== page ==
Chief Minister Katy Gallagher.

Chief Minister Katy Gallagher. Photo: Rohan Thomson

Canberrans are more passionate about their city than ever, but are increasingly sensitive to perceptions that their home is ''boring'' and not taken seriously as the national capital, a new study shows.

The ACT government will publish on Monday the findings of its final centenary year survey, which shows that Canberra's big birthday year has deepened the pride Canberrans feel for their city.

The study found that, in 2013, 91 per cent of Canberrans have felt proud of their city, up from 76 per cent in 2012.

Canberrans rated their city as progressive, safe, peaceful and responsible and ''a city of achievement''.

But most residents believed the rest of Australia did not share the love for their national capital, with just 27 per cent saying Canberra was viewed positively by other Australians - down from 43 per cent in 2012.

Chief Minister Katy Gallagher said that a year of centenary celebrations had resulted in a population that was almost brimming with civic pride and Canberra's place as the national capital was starting to be ''well understood''.

But Ms Gallagher said Canberrans had developed ''a glass jaw'' on the subject of Canberra-bashing, and would have to become more resilient if they wanted to improve perceptions outside of the capital.

''We're very defensive, I think, because of all the Canberra bashing that goes on,'' she said.

''I think part of the way to change perceptions is we have to stop being so precious.''

The government, which last week unveiled a $2.6 million plan for ''Brand Canberra'' to capitalise on the centenary year's momentum, will use the survey results to trumpet its year-long birthday program as a success.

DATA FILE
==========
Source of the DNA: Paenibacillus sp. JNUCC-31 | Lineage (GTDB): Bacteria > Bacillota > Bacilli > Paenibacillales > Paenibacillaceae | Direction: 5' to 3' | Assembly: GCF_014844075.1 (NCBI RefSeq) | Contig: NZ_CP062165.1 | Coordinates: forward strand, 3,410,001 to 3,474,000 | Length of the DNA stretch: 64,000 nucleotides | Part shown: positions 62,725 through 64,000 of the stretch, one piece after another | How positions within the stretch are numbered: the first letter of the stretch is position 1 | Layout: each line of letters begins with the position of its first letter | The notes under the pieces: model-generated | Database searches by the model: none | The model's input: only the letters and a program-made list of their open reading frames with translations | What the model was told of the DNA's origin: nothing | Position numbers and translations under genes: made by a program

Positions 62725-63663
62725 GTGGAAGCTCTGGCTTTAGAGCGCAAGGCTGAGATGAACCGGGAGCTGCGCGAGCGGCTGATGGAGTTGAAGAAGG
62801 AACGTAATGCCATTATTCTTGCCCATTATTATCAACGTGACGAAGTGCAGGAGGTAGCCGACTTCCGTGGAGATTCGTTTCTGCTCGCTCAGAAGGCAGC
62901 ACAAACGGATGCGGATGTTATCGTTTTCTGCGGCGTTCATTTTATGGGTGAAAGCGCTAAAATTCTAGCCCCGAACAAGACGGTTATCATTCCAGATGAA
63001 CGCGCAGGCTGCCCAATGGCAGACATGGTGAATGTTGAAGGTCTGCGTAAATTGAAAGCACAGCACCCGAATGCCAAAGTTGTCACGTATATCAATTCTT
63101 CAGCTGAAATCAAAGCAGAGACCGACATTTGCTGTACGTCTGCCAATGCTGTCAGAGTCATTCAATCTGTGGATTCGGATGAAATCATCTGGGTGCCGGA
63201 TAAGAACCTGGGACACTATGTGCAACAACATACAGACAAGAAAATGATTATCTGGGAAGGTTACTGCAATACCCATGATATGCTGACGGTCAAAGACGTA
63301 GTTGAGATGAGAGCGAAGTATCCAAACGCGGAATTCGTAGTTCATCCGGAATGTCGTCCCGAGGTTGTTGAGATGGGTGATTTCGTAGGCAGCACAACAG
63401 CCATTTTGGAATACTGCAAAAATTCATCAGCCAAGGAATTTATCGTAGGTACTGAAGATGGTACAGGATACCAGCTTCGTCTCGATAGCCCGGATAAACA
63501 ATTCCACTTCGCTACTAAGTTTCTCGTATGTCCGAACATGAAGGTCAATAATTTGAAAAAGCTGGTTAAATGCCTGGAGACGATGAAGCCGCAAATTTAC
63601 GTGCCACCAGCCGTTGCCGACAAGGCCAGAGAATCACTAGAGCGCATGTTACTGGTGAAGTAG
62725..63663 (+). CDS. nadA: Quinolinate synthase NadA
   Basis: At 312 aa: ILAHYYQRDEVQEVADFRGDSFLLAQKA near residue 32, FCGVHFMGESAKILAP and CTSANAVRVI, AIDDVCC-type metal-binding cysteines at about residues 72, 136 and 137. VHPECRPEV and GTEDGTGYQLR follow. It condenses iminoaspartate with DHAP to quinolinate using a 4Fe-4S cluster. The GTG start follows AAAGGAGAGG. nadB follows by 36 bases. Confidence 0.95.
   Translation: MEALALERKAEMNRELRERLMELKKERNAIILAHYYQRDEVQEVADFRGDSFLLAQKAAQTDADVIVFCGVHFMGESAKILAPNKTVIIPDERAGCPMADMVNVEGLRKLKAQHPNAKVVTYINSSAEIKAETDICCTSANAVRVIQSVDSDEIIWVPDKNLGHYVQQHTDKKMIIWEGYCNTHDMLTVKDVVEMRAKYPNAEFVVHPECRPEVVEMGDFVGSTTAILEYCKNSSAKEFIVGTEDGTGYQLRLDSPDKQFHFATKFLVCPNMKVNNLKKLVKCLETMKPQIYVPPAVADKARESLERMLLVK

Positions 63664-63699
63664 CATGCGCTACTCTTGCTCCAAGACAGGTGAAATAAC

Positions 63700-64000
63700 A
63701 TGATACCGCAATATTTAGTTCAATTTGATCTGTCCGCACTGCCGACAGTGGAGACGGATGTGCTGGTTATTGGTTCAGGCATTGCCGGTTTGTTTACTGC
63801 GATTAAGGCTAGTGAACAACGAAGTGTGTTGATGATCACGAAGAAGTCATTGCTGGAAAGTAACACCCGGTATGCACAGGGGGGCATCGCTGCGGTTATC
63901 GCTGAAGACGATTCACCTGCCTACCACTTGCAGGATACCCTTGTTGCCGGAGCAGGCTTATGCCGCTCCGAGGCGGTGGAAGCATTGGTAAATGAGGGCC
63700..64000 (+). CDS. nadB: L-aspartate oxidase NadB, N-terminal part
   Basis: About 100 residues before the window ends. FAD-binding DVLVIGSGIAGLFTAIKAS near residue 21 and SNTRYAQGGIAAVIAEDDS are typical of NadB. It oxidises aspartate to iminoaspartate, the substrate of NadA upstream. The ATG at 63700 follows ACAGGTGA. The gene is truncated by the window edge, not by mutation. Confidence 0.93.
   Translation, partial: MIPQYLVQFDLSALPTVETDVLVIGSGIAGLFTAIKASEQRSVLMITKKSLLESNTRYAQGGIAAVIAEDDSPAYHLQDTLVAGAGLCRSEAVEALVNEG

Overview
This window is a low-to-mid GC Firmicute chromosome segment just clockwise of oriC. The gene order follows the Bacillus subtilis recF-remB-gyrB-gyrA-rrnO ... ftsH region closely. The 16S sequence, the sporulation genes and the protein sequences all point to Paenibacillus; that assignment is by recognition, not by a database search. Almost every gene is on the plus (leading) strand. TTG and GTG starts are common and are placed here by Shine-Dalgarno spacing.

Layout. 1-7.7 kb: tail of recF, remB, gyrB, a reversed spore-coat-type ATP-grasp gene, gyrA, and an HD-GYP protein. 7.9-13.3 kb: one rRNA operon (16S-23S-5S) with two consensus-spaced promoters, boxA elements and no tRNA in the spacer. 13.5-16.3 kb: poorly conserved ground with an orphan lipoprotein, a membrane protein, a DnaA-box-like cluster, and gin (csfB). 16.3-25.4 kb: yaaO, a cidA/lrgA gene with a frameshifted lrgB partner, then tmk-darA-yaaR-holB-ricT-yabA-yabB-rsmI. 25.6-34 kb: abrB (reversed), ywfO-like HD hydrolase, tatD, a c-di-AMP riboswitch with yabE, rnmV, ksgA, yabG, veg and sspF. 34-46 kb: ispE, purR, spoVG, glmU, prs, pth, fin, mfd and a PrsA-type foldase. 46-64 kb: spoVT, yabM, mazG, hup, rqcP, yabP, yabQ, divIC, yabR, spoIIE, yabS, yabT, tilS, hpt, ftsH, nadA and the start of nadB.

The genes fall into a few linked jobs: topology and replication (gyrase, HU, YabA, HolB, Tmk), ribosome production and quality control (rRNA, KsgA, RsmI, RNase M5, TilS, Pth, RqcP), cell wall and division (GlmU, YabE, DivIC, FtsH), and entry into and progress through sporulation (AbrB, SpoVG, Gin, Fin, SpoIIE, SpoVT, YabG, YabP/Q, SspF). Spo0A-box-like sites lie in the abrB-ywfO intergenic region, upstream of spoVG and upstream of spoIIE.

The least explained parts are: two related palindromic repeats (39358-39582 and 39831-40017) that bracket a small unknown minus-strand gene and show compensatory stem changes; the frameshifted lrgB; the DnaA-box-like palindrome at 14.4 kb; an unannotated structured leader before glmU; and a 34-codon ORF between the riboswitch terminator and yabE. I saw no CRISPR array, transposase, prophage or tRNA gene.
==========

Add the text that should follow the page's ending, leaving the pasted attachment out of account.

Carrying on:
The ACT government poured about $24 million into the centenary year, which was topped up with a further $6 million in federal government funding.

The government conducted three surveys in 2013, each consisting of interviews with 200 Canberrans.

The final results show that as well as a boost in overall civic pride, the percentage of Canberrans who felt ''extremely proud'' of their city had grown from 16 per cent at the start of 2013 to 35 per cent at the end of the year.

Canberrans said their city was ''welcoming'', a leader in the sciences, the arts and sport, and a ''liveable'' place with plenty of opportunities.

Ninety-four per cent of respondents also felt that ''there is more to Canberra than people know''.

''It's confirmed what I've picked up across the city over the year which is, as the year's gone on, people have become more aware of the centenary, they've become more proud of the city,'' Ms Gallagher said. ''That was one of the goals of the centenary.''

But not all of the reviews were positive.

Thirty-two per cent of people surveyed felt their city was ''too serious'' and 24 per cent said it was ''too one-dimensional''.

Respondents who were not proud of their city said it was ''boring'', too expensive, ''doesn't feel like a national capital'' and ''most Australians seem to dislike Canberrans''.

Canberrans said the city should be striving to become a capital that was held in similar regard to Washington.